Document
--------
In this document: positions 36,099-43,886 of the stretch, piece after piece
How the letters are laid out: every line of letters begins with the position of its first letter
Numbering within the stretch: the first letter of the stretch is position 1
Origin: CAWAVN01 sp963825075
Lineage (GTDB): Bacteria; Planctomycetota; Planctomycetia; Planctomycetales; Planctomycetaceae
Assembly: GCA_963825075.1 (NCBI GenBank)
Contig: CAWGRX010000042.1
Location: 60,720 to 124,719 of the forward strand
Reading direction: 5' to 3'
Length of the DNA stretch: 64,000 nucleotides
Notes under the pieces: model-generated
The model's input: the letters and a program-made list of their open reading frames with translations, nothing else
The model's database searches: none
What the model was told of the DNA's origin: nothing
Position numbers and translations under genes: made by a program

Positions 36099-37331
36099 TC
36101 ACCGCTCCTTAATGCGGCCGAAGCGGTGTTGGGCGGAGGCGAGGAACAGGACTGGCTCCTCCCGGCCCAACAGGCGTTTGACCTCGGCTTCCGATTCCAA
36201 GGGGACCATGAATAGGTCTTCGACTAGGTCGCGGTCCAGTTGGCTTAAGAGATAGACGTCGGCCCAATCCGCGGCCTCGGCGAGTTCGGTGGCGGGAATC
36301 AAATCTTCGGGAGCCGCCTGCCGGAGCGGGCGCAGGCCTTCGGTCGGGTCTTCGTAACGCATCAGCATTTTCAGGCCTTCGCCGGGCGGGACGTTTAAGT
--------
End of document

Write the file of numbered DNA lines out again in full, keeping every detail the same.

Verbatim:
In this document: positions 36,099-43,886 of the stretch, piece after piece
How the letters are laid out: every line of letters begins with the position of its first letter
Numbering within the stretch: the first letter of the stretch is position 1
Origin: CAWAVN01 sp963825075
Lineage (GTDB): Bacteria; Planctomycetota; Planctomycetia; Planctomycetales; Planctomycetaceae
Assembly: GCA_963825075.1 (NCBI GenBank)
Contig: CAWGRX010000042.1
Location: 60,720 to 124,719 of the forward strand
Reading direction: 5' to 3'
Length of the DNA stretch: 64,000 nucleotides
Notes under the pieces: model-generated
The model's input: the letters and a program-made list of their open reading frames with translations, nothing else
The model's database searches: none
What the model was told of the DNA's origin: nothing
Position numbers and translations under genes: made by a program

Positions 36099-37331
36099 TC
36101 ACCGCTCCTTAATGCGGCCGAAGCGGTGTTGGGCGGAGGCGAGGAACAGGACTGGCTCCTCCCGGCCCAACAGGCGTTTGACCTCGGCTTCCGATTCCAA
36201 GGGGACCATGAATAGGTCTTCGACTAGGTCGCGGTCCAGTTGGCTTAAGAGATAGACGTCGGCCCAATCCGCGGCCTCGGCGAGTTCGGTGGCGGGAATC
36301 AAATCTTCGGGAGCCGCCTGCCGGAGCGGGCGCAGGCCTTCGGTCGGGTCTTCGTAACGCATCAGCATTTTCAGGCCTTCGCCGGGCGGGACGTTTAAGT